Almost all organizations are investing in data science, or planning to, as they seek to encourage experimentation and exploration to identify new business challenges and opportunities as part of the drive toward creating a more data-driven culture. My colleague, David Menninger, has written about how organizations using artificial intelligence and machine learning (AI/ML) report gaining competitive advantage, improving customer experiences, responding faster to opportunities and threats, and improving the bottom line with increased sales and lower costs. One-quarter of participants (25%) in Ventana Research’s Analytics and Data Benchmark Research are already using AI/ML, while more than one-third (34%) plan to do so in the next year, and more than one-quarter (28%) plan to do so eventually. As organizations adopt data science and expand their analytics initiatives, they face no shortage of options for AI/ML capabilities. Understanding which is the most appropriate approach to take could be the difference between success and failure. The cloud providers all offer services, including general-purpose ML environments, as well as dedicated services for specific use cases, such as image detection or language translation. Software vendors also provide a range of products, both on-premises and in the cloud, including general-purpose ML platforms and specialist applications. Meanwhile, analytic data platform providers are increasingly adding ML capabilities to their offerings to provide additional value to customers and differentiate themselves from their competitors. There is no simple answer as to which is the best approach, but it is worth weighing the relative benefits and challenges. Looking at the options from the perspective of our analytic data platform expertise, the key choice is between AI/ML capabilities provided on a standalone basis or integrated into a larger data platform.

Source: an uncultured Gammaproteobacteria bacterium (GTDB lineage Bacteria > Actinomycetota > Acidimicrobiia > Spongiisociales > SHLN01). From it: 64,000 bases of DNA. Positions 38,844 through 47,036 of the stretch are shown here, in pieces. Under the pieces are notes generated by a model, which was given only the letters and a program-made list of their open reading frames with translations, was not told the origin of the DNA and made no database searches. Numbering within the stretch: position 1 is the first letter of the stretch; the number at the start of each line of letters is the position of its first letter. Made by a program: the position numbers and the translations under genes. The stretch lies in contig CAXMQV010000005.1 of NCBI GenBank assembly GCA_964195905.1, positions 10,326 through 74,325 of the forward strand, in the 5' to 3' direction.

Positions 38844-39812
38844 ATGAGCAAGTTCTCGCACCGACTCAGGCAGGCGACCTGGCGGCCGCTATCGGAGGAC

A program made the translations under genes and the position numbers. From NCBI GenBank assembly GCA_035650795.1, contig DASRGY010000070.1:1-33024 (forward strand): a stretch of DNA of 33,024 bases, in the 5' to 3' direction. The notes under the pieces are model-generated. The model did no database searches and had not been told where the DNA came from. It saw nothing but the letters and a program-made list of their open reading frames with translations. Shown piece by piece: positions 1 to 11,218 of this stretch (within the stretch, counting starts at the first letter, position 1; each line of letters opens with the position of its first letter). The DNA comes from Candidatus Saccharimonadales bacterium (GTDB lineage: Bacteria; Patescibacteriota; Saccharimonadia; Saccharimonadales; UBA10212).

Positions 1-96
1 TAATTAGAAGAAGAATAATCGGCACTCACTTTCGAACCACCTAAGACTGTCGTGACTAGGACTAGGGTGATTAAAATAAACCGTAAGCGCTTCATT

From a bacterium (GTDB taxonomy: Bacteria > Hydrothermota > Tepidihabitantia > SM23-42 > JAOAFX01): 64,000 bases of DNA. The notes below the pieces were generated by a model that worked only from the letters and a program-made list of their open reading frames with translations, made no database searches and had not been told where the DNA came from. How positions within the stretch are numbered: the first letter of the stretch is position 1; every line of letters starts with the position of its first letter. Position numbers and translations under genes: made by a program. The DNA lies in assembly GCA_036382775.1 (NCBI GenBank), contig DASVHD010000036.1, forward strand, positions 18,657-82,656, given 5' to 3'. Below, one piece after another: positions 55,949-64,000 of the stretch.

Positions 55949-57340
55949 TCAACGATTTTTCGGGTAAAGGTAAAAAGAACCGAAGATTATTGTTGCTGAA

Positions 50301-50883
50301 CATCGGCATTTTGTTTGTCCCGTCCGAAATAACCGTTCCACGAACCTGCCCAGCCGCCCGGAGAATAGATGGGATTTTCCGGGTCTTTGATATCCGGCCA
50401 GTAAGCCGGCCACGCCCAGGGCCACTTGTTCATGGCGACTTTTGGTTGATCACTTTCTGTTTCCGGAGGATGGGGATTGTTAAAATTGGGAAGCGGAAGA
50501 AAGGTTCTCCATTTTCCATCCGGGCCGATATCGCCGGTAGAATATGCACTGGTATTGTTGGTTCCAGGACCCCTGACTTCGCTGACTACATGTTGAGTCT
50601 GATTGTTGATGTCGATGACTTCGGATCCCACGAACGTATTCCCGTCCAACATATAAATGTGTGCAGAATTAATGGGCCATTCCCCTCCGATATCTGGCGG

In-database analytics is nothing new. For many years, analytic data platform vendors have incorporated analytics capabilities into their data platforms, while also continuing to partner with analytics specialists. In recent years, this practice has extended to data science with the addition of key ML algorithms, functions, tools and associated capabilities into the data platform. This looks set to continue. I assert that through 2024, analytic data platform vendors will continue to accelerate the delivery of actionable insight by integrating native data integration, data management, analytics and ML with their core data persistence and processing functionality. As a result, even organizations that have not invested in AI/ML tooling and expertise are likely to have AI/ML capabilities at their disposal, courtesy of their incumbent analytic data platform provider. One of the primary arguments in favor of taking advantage of in-database ML functionality, rather than a separate AI/ML platform, is avoiding complex and costly data movement. Training ML models requires large volumes of data. Thanks to data warehousing and data lake initiatives, many organizations will have already consolidated that data into an analytic data platform. This is not an insignificant task, to the extent that there may be resistance among data management professionals against copying or moving that data into another platform to develop and test ML models. Assuming the necessary functionality is available in the analytic data platform, there is a solid argument in favor of bringing the model to the data, rather than taking the data to the model, given the data movement complexity and potential data duplication and data drift challenges.